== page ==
I Don't Take Orders From Your PT
What I really want to say as your SI practitioner
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Recently I was talking to my friend who is a pilates teacher. She told me about one of her clients who said something like, “My PT said we should be doing this exercise to strengthen…” My friend stopped her and said, “I’m not your PT’s assistant. I don’t take orders from her.” My eyes got wide with admiration. Why haven’t I ever said that?
I’ve been in that situation a time or two. Once I had a client tell me I couldn’t work on his leg in a certain way because it was counteracting what his PT was doing. Haven’t you been seeing your PT for 15 years? And you still have back pain and hip pain? Okay. No problem. I guess you don’t want to change.
These interactions can go the other direction too. Another client repeatedly told me their doctor wanted to “make sure” I worked on the scar tissue in their stomach. I will work on the scar tissue. In fact, there is a whole session dedicated to the belly. But all the sessions leading up to it prepare the belly to be directly worked on—they are necessary. So yes, I will indirectly work on the scar tissue from your legs, ribs, hips, and arms, and I will also work on it directly. Many times even. But in the context of structural integration. I will not just poke around in your belly because that’s what your doctor said you need.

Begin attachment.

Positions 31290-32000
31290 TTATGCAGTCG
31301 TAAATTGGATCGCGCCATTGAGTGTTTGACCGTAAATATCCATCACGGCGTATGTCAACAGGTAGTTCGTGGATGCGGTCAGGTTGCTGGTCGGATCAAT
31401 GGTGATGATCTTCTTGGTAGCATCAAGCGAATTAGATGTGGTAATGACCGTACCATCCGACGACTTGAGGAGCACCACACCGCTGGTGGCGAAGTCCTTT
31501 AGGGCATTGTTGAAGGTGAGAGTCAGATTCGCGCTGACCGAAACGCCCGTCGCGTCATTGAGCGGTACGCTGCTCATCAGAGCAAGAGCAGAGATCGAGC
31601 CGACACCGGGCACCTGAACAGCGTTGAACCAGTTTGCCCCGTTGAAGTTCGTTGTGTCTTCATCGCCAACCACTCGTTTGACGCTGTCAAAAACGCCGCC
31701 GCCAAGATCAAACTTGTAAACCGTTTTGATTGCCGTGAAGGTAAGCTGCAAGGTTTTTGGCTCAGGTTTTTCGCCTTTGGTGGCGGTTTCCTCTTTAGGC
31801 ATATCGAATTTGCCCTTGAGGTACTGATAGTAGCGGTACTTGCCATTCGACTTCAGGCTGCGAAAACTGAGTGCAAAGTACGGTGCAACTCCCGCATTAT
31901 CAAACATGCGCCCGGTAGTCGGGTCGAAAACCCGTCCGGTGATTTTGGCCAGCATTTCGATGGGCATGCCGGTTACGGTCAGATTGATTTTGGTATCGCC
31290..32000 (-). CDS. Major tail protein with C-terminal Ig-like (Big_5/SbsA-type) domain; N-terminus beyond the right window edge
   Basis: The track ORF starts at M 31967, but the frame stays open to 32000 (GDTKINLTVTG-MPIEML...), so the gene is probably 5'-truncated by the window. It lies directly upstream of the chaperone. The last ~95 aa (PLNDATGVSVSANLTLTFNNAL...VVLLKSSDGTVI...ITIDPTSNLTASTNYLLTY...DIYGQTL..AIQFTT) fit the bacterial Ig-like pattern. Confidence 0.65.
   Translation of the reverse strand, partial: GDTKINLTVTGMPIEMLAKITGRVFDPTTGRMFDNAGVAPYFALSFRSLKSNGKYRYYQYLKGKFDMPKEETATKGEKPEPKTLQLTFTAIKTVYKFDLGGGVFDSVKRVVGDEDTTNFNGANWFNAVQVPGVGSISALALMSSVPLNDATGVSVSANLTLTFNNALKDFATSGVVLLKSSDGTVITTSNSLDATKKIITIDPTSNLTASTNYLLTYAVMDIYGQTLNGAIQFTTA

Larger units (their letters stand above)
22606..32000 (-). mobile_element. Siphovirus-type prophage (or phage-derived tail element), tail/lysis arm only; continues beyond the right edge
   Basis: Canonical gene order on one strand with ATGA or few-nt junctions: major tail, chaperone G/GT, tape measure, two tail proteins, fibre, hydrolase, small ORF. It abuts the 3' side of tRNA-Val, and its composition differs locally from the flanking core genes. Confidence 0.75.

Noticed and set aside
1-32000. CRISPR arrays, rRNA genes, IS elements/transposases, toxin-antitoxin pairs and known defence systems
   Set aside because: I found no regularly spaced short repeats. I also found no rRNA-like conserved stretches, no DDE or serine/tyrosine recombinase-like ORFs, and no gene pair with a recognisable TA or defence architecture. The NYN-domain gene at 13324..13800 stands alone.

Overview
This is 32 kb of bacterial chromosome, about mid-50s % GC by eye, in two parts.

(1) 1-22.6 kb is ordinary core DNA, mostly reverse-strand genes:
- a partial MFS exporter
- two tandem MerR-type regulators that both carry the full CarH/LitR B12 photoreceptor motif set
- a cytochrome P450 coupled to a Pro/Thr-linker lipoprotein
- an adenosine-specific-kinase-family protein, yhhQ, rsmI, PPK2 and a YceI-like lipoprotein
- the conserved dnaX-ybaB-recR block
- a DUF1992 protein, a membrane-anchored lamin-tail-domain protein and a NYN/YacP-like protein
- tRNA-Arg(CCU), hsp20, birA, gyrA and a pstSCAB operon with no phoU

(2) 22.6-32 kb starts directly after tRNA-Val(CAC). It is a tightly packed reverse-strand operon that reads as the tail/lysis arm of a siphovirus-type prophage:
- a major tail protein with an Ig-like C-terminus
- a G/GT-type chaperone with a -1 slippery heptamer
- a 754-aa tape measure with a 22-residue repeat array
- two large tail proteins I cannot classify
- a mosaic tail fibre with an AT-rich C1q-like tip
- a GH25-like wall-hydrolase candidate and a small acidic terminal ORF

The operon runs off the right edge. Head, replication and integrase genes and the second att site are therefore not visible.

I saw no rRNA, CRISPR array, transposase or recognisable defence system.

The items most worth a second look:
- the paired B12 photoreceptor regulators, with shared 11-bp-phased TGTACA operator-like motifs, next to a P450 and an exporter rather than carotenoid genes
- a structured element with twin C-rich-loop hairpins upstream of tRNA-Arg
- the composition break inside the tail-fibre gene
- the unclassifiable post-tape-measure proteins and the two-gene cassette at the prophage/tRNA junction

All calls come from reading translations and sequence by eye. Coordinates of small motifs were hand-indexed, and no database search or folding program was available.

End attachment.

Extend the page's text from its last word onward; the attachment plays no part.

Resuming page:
I know as the consumer it can be confusing when one person tells you one thing, and another tells you something else. I also get defaulting to the one with higher credentials. But it’s the people who have broken away from convention that end up finding solutions. From their own experience they realize convention doesn’t have all the answers.
I’m not trying to discredit the intellect or level of expertise of anyone here. I understand where they are coming from. But there is a method to the madness of structural integration and it’s one that many doctors and PTs don’t understand. So please, hear me when I say—I don’t take orders from your PT.